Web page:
Monday, December 19, 2005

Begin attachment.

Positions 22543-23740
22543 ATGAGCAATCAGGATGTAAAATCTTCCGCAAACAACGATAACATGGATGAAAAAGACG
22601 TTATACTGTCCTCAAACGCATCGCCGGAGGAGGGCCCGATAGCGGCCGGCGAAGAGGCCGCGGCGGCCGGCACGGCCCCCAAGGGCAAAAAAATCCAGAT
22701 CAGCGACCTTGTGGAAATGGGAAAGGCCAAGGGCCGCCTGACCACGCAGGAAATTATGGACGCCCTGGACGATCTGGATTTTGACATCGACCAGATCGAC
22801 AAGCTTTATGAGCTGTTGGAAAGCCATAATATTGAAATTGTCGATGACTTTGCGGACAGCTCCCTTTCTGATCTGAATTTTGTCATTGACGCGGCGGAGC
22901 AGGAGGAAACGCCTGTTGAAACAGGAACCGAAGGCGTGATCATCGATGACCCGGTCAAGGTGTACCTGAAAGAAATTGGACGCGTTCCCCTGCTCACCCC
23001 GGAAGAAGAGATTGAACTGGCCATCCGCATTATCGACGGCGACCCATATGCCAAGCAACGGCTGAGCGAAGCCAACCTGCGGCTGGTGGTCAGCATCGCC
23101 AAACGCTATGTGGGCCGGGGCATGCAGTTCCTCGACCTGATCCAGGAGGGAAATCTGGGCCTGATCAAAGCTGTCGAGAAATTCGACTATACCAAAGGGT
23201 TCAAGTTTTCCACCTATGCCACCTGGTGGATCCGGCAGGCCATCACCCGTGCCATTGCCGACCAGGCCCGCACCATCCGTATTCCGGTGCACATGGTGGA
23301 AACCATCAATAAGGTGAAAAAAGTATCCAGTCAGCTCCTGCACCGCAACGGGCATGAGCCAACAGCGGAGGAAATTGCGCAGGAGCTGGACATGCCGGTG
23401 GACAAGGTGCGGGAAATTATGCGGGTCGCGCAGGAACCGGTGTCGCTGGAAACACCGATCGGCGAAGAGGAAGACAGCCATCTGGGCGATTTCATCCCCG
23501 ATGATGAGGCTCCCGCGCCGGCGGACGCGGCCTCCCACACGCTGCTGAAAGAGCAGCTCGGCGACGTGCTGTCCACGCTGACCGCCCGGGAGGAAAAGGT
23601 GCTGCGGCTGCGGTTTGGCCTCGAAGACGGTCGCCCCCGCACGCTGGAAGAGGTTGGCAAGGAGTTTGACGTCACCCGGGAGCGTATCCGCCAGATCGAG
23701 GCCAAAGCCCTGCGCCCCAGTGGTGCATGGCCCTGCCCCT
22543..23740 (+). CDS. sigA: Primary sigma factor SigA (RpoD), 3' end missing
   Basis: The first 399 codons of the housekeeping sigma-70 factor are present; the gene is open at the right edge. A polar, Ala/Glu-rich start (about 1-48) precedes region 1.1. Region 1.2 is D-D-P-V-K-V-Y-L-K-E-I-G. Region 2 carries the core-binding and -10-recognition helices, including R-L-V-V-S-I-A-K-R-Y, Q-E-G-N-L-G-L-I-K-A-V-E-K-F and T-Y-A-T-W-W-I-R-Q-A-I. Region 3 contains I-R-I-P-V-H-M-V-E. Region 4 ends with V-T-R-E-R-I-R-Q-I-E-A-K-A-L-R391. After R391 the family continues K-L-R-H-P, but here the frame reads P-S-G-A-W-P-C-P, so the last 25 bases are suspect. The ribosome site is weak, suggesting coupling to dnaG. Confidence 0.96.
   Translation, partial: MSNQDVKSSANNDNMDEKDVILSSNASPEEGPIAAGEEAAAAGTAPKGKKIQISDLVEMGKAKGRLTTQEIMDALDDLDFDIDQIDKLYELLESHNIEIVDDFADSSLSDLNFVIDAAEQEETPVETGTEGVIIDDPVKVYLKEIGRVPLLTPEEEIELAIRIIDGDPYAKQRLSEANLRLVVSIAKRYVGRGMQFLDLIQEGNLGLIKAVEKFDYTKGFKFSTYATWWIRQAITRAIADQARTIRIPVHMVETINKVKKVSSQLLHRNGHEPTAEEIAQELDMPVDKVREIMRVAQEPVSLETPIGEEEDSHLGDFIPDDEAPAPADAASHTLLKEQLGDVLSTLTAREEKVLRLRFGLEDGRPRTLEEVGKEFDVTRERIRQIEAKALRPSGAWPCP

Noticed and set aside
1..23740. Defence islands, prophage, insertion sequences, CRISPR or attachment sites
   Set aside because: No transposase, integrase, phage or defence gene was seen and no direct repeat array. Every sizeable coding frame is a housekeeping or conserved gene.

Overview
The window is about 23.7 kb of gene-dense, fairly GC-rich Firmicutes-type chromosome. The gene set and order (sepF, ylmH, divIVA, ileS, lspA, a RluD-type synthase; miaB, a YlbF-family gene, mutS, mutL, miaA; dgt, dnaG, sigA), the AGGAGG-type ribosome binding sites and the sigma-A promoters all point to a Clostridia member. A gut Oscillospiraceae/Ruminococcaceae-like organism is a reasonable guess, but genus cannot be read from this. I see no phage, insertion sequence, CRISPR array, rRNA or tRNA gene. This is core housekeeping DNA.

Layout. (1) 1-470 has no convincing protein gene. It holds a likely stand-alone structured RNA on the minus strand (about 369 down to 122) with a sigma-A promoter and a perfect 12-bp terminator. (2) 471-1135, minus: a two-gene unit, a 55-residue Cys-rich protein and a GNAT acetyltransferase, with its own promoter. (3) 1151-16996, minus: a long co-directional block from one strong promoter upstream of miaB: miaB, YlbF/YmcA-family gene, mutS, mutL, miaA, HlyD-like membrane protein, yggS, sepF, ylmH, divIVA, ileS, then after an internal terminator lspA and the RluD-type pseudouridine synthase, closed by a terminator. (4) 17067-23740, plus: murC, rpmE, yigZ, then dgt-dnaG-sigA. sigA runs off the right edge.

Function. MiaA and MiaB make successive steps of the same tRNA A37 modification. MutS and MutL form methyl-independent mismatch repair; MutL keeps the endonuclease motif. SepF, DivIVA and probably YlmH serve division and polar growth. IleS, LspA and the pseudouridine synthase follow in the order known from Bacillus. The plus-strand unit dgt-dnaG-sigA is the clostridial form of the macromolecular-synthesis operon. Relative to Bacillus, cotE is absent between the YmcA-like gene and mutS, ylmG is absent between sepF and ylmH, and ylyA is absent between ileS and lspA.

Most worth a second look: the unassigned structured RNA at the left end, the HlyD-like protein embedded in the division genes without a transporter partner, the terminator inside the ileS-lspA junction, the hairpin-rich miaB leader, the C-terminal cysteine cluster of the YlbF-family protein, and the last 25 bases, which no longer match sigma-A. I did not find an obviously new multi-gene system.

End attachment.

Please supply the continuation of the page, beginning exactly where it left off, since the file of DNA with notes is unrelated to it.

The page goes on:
As I stepped off the platform and on to the #4 train today, I was surprised to see a number of people struggling to get out of the car I was entering just before the doors closed. A few seconds after the train began to move, I understood why. I was assaulted by a putrid stench, the likes of which I've never encountered before. As the smell grew more intense I searched in vain for the source. Those around me had wrapped their scarves around their faces, pulled their shirts over their noses, or buried their heads in their winter coats. At this point I noticed that at the far end of the car it was relatively empty, the passengers taking pains to avoid that section even if it meant cramming uncomfortably into one half of the car. There in the corner someone sat alone. I craned my neck, but all I could see were two legs clad in filthy ripped jeans, newspaper spread out on the floor where his feet came to rest. Across from the lone stranger sat a couple, their hands over their mouths, trying not to stare. I watched as a young man nearby tried to remain calm. First there was denial. Then a scratch or two at his nose. He was growing more agitated by the second. Finally he changed his grip on the metal pole overhead, his face seeking sanctuary in the familiar scent of his armpit. Why was the newspaper there on the floor? Was it meant to catch something running off this man, or did it just happen to be under his feet? As I turned up my collar in an attempt to block the smell, my mind was filled with nightmarish visions of what was just out of view. What was dripping onto that newspaper, what was under those clothes that could be the source of this smell? Meanwhile all eyes were on the doors. The doors that wouldn't open. The doors that kept us trapped, trapped in here with this jagged and festering humanity. On the street you can just walk by and pretend you don't see these things, but in here there was nowhere to run. Pretend nothing is wrong goddamit! Don't retch, don't hide - if you can't show some compassion at least leave the stranger his dignity! I felt this crescendo of emotion - anxiety, guilt, fear building up inside me as a high-pitched whine outside grew louder and louder. The train screeched to a halt and after a small eternity the doors opened. I ran out, taking deep breaths of stale subway air as if in a refreshing spring breeze. I put as much distance as possible between me and that indictment in the corner. But the stench remains.